What my Bill MacKay Athlete of the Year ballot would look like
The Bill MacKay Athlete of the Year award is given to the UAA student-athlete who simply plays his or her sport at a different level. Excellent, great and dumb nasty are all descriptors the MacKay winner should represent. This year’s field of nominees includes competitors from the full array of Seawolf sports.
The final nine are: Micah Chelimo (men’s cross country and indoor/outdoor track & field), Susan Tanui (women’s cross country and indoor/outdoor track & field), Marine Dusser (women’s skiing), Lukas Ebner (men’s skiing), Alysa Horn (women’s basketball), Kyle Fossman (men’s basketball), Kimya Jafroudi (volleyball), Emily Peterson (gymnastics) and Blake Tatchell (hockey).
I have no say in who winds up with the trophy, but that won’t silence me. If the world were just and my opinion was taken into account, this is the ballot I would have turned in:
Third place: Blake Tatchell
Tatchell’s season statistics are amplified when you consider he was a true freshman. The left-handed forward was the first rookie in the last ten years to lead the Seawolves in scoring. His 25 points included a team-high 16 assists and nine goals.
Honestly, the MacKay award shouldn’t go to Tatchell. Sometimes sportswriters like to throw a name on their ballot that doesn’t have a real shot, but deserves some recognition — that’s what I’m doing here.
Dave Shyiak said before the season that there were freshman on the team who would play right away and have instant impacts. Tatchell did just that: he played every game and was named the team’s Rookie of the Year and MVP.
Runner-up: Kyle Fossman
Fossman was the lead dog in a scary UAA backcourt. His deep stroke helped spread the floor and make the offense run. Behind the sharp-eyed shooting of the Alaska native, the Seawolves finished third in a stacked GNAC.
Fossman averaged 14.8 points over the course of the season, but it’s the way he got his points that made him such a threat. He not only led the team in made three-pointers, he also led them in three-point shooting percentage. His 45 percent clip from beyond the arc is a ridiculous feat.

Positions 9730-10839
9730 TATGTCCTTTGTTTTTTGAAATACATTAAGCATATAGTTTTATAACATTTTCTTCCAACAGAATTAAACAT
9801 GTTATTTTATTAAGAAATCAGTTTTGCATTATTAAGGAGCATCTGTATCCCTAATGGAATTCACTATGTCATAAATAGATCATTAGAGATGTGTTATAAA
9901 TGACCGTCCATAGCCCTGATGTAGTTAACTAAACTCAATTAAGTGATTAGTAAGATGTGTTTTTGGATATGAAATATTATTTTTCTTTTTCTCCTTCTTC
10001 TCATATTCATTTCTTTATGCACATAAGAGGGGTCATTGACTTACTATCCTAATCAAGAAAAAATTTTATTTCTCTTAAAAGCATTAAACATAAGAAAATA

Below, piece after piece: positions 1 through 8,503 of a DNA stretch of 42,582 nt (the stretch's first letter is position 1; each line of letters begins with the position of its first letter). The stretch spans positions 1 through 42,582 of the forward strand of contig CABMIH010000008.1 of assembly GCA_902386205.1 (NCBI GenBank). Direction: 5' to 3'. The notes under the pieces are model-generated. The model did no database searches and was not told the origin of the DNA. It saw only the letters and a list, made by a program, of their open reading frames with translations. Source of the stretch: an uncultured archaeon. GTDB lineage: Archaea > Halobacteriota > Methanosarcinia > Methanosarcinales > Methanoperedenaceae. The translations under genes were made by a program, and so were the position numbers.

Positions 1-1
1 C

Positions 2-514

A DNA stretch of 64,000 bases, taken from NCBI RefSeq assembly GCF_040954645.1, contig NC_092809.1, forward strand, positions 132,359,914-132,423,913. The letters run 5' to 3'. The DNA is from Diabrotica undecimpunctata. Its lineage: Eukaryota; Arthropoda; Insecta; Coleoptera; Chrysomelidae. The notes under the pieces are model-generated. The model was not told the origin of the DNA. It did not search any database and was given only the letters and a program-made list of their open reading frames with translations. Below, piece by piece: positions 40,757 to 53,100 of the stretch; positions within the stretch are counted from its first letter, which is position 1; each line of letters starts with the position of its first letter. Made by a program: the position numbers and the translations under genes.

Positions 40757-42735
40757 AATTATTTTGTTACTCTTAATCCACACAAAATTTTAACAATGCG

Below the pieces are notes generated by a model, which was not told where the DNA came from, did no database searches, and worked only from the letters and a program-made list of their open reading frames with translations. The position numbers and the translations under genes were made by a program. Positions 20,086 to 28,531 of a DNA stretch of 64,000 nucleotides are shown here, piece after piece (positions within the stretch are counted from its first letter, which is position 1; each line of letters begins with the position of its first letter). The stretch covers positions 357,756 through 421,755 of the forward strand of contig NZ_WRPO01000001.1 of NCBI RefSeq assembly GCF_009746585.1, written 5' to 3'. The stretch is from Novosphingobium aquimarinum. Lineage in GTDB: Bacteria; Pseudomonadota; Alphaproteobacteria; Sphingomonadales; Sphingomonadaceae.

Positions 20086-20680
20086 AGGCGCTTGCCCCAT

The efficient play didn’t go unnoticed, as Fossman was a First Team All-GNAC selection. He picked up the team’s MVP award as well.
And no, my view on Fossman wasn’t swayed by the fact that he wears the same number as Jerry Stackhouse (42).
Winner: Micah Chelimo
Chelimo’s case for the MacKay award is comparable to Adrian Peterson’s case for the 2012 NFL MVP. You start talking yourself into other athletes deserving the trophy over him, and then you come back to his body of work and realize this isn’t a contest.
The senior distance runner from Kenya has won three straight NCAA Division II National titles. The champ collected his titles in both outdoor and indoor track & field, and cross country. It doesn’t matter the surface or environment, Chelimo is going to finish first.
There isn’t enough page space to break down all of Chelimo’s accomplishments. Aside from his individual records and trophies, he also played a vital role in leading the men’s cross country team to its highest finish ever at the NCAA Division II Cross Country Championships. The pack took home a third place podium spot.
For whatever it’s worth — which should be much more — Micah Chelimo is my 2013 Bill MacKay Athlete of the Year.
The actual winner of the award was announced April 26 at the athlete-of-the-year banquet at Lucy Cuddy Hall. Not surpisingly, Micah Chelimo received the hardware. I’d like to send out a big congratulations to him.